NCAA Tournament 2021: Sleeper Men's Teams That Could Make Deep Runs

Scott Harris@ScottHarrisMMAMMA Lead WriterMarch 15, 2021

Chris Duarte
Chris DuarteAndy Nelson/Associated Press

There are levels to this game.

During March Madness, the definitions of "sleeper" and "deep run" can vary pretty widely by program and season, and that goes double for this haywire 2020-21 men's campaign.

So when we sat down to find the teams we think could sneak up on the field and surpass expectations, we took an all-of-the-above approach. How could we do anything differently? Given the way this season has unfolded, everyone deserves to be graded on a curve of their own.

From would-be Cinderellas to high majors looking to reach the last game of the season, these programs appear to have the ingredients necessary to surprise onlookers and opponents. And we've gone beyond the brand names to find programs that may be hiding in the shadows now but could swoop in and shred your bracket to confetti. Don't say you weren't warned.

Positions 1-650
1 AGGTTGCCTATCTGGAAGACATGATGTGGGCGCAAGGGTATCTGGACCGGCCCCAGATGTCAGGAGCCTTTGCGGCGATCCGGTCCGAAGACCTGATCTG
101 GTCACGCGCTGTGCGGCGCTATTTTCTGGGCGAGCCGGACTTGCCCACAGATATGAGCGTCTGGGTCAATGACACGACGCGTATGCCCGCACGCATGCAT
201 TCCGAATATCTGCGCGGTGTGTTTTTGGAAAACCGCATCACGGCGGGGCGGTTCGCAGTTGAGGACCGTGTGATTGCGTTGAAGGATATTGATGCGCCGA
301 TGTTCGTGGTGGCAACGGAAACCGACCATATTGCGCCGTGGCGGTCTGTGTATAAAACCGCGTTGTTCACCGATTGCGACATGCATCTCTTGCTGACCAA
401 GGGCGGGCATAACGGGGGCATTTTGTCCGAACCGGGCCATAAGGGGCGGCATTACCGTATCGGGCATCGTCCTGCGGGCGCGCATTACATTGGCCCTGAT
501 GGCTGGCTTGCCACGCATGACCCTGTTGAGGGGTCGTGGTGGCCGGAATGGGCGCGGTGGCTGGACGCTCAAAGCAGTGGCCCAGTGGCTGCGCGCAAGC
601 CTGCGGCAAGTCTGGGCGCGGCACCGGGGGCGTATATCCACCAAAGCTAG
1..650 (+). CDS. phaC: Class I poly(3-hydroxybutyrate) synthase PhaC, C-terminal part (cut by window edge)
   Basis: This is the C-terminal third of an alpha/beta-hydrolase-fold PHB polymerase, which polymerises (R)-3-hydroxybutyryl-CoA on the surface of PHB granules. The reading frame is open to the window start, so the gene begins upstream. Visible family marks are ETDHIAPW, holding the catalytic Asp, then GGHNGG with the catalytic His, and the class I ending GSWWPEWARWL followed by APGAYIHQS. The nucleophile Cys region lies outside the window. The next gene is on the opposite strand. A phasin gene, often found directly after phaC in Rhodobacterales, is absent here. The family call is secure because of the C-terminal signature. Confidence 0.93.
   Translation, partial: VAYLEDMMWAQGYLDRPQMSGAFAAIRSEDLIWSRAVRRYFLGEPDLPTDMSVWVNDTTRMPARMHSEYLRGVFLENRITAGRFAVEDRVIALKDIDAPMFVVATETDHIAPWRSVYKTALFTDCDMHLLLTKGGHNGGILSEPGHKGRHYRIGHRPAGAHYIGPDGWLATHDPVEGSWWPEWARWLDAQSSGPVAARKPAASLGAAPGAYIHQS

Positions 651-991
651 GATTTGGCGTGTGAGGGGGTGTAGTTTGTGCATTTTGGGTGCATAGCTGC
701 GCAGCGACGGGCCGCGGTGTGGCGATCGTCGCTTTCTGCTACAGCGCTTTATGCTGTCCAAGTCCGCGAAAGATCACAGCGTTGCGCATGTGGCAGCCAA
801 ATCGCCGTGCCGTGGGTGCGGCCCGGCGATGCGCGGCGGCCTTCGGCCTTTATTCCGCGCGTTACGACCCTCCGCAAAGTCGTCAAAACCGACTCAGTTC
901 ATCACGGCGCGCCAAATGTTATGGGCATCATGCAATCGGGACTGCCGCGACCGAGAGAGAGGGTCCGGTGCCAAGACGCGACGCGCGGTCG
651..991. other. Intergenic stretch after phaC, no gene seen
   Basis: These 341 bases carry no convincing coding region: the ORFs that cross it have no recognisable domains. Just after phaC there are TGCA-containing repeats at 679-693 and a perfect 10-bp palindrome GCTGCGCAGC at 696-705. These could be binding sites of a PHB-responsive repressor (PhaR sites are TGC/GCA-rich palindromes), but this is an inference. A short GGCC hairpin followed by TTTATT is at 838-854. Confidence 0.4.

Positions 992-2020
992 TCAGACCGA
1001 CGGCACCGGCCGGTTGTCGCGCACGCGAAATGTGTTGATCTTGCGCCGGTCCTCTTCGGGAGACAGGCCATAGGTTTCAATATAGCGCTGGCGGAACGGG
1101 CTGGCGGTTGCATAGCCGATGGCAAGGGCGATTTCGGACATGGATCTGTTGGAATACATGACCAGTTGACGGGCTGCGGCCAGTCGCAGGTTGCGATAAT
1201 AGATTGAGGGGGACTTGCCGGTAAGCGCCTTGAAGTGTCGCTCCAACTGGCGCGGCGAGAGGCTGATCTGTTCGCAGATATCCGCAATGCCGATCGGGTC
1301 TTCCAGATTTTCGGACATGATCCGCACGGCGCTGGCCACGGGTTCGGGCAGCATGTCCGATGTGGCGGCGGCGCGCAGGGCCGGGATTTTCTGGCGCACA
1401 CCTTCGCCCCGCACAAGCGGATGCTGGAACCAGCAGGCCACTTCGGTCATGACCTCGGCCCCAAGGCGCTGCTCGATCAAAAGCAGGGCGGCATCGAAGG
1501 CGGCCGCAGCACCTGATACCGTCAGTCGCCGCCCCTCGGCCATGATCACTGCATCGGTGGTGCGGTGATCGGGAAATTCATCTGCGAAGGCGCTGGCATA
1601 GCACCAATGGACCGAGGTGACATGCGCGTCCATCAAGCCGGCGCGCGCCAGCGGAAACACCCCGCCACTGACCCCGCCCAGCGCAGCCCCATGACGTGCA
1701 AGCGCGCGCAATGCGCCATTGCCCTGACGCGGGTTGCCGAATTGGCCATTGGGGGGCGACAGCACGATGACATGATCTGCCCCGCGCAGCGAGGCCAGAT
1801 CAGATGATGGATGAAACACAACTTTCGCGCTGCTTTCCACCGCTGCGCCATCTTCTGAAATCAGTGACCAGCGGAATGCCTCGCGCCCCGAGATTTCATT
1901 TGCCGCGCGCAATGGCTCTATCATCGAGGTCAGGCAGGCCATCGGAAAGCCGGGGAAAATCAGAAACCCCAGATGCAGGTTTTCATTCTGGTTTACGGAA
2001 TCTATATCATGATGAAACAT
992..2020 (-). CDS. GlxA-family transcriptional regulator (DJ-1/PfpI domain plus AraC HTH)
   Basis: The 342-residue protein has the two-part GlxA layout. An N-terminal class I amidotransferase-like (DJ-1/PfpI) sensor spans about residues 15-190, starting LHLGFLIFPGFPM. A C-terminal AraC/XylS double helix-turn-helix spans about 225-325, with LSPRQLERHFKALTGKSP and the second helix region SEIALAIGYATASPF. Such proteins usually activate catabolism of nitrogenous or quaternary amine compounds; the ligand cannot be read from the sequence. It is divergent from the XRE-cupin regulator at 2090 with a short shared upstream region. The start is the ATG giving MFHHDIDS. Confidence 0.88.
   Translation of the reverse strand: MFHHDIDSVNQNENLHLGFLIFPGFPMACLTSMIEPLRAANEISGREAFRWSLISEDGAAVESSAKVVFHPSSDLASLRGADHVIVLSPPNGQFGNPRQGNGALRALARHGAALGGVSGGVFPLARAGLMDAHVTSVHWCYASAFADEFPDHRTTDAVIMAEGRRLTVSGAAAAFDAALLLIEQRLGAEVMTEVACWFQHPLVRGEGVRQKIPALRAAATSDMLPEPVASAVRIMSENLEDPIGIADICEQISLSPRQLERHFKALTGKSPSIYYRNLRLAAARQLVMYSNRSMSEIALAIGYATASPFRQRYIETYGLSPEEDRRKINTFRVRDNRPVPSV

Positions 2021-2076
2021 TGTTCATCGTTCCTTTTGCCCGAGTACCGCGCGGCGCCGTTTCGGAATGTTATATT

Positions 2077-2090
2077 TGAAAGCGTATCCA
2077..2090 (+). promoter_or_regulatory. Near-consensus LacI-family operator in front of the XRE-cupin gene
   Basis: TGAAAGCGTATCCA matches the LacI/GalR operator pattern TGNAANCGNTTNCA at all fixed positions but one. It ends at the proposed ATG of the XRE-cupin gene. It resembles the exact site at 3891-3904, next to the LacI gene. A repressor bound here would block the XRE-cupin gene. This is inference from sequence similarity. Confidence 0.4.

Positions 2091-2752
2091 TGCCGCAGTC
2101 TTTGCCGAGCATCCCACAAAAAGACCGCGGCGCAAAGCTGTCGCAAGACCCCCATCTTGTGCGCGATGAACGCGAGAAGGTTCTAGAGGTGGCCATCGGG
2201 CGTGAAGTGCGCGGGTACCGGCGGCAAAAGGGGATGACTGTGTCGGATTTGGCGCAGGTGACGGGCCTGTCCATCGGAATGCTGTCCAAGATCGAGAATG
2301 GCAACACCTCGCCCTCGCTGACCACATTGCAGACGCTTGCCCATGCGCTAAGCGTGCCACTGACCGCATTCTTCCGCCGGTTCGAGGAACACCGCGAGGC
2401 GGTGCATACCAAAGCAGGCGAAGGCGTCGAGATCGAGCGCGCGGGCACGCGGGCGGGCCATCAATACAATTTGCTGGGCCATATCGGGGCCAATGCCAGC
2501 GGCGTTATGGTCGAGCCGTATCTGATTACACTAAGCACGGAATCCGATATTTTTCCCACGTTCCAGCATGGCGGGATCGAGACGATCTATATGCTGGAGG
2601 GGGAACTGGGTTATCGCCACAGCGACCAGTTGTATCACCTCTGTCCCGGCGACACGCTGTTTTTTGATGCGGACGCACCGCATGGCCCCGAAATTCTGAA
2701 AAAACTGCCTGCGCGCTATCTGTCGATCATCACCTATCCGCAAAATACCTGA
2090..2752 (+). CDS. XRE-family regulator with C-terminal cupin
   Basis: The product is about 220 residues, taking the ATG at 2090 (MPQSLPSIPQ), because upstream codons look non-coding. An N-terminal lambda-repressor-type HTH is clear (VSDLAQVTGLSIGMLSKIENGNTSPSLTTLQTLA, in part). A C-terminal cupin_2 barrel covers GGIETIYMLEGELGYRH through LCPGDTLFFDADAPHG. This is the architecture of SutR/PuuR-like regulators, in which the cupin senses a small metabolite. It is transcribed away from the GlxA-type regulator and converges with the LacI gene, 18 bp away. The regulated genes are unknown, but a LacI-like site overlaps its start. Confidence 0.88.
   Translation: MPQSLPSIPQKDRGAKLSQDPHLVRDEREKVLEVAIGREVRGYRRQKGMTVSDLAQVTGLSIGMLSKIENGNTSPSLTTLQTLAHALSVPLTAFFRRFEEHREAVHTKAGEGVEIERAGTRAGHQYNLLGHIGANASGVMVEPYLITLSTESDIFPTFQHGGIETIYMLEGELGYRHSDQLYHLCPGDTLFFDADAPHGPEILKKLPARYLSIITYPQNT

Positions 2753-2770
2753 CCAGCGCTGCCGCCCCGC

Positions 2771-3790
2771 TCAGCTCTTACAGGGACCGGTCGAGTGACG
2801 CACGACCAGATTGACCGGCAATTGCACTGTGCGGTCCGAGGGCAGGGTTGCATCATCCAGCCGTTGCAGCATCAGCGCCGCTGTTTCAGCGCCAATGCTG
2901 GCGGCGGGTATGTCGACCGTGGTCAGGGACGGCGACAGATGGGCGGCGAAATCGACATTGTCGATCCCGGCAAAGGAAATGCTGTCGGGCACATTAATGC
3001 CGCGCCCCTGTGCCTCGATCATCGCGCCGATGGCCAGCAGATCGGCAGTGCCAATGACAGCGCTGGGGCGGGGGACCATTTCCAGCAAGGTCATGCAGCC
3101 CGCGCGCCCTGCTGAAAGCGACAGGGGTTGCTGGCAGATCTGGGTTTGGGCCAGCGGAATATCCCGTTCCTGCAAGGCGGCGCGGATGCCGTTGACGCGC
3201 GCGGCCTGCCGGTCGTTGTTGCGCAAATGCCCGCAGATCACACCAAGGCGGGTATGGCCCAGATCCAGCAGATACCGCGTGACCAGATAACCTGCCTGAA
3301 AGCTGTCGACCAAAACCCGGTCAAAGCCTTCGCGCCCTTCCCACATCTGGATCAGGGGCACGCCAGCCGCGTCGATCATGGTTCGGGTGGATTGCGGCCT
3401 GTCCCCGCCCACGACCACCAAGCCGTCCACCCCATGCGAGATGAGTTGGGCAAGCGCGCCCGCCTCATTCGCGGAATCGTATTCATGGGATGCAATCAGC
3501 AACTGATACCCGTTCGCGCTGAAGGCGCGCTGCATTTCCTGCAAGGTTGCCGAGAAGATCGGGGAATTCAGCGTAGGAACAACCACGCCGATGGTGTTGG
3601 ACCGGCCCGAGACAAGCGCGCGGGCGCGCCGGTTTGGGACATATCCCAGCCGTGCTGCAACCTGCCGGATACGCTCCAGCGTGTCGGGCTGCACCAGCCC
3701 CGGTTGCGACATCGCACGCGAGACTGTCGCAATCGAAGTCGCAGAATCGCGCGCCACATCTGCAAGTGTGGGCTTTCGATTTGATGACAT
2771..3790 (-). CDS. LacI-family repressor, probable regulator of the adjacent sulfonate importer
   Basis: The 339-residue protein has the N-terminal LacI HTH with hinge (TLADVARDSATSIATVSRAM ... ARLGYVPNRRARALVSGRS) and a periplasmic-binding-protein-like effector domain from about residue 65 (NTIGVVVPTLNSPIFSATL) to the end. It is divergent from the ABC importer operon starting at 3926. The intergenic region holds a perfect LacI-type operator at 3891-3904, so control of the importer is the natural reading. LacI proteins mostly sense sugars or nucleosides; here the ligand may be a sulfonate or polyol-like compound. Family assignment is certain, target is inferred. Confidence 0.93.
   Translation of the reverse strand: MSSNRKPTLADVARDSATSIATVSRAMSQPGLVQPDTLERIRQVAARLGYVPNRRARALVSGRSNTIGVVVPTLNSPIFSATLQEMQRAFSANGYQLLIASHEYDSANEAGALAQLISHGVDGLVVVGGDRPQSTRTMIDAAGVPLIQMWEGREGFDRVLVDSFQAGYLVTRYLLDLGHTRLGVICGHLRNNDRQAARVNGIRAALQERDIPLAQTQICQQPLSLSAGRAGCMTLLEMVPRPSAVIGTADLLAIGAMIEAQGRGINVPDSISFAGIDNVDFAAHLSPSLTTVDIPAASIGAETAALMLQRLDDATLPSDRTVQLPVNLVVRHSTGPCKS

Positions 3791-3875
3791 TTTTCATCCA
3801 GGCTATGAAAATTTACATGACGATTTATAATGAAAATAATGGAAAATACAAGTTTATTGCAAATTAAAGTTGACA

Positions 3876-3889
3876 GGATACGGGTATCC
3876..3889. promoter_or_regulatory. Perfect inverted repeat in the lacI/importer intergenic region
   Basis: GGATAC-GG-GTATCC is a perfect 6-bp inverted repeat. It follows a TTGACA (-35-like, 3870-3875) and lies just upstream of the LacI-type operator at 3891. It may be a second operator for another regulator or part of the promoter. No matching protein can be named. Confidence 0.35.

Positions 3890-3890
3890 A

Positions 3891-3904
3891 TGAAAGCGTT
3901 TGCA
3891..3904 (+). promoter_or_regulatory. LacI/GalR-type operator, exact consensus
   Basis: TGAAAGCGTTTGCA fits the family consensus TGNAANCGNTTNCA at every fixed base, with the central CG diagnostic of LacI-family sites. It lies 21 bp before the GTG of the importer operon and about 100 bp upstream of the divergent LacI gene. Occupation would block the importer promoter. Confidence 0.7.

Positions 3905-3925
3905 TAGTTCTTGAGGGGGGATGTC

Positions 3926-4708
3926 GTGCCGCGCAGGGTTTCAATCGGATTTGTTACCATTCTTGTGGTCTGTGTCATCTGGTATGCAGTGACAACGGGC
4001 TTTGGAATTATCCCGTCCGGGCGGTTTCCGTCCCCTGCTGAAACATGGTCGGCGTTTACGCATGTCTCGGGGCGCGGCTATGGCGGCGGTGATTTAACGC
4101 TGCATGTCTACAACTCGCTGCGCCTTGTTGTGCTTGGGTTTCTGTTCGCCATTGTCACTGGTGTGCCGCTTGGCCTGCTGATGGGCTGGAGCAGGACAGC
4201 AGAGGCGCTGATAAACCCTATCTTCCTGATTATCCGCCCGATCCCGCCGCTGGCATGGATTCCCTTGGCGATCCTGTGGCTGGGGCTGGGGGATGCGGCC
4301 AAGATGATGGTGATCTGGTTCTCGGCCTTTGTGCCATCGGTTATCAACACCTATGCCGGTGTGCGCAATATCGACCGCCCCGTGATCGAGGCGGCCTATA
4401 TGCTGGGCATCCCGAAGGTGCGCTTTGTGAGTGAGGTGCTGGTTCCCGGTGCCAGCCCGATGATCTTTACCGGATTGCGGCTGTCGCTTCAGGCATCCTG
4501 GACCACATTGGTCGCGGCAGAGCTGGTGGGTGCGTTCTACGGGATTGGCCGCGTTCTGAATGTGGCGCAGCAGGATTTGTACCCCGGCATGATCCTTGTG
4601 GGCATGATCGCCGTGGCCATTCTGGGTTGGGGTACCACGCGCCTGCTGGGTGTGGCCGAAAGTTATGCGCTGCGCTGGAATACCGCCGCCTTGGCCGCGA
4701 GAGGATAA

We're searching for teams that look especially hot coming into March Madness, particularly those who are well equipped for tournament play. We also assessed their opening-round matchups. The list begins with mid-majors and works its way up to the power-conference programs.

Ready for March Madness? Here we go.


Winthrop Eagles (South Region, No. 12 seed)

Chandler Vaudrin
Chandler VaudrinNell Redmond/Associated Press

Record: 23-1, 17-1 in Big South

Net ranking: 55

First opponent: Villanova Wildcats

Now is the perfect time for Condescending Wonka. Please, tell me more about how the Big South is not as strong as the Big East!

This is more than just pulling an autobid out of a hat. The Winthrop Eagles can play, and they are a problem. It would not be all that surprising to see them grab the 5-12 upset against the Wildcats and sprint to the Sweet 16.

The only loss Winthrop suffered this season came on the back end of a two-day doubleheader with UNC Asheville. That's the sort of thing you can throw out of the metaphorical record book given how this season unfolded during the COVID-19 pandemic.

The Eagles' secret weapon is the kitchen sink with 11 of the 15 players on the roster playing at least 10 minutes per game. For comparison's sake, UNC Asheville only has eight such players. For the nation's top overall seed in Gonzaga—a team frequently lauded for its depth—that number is seven.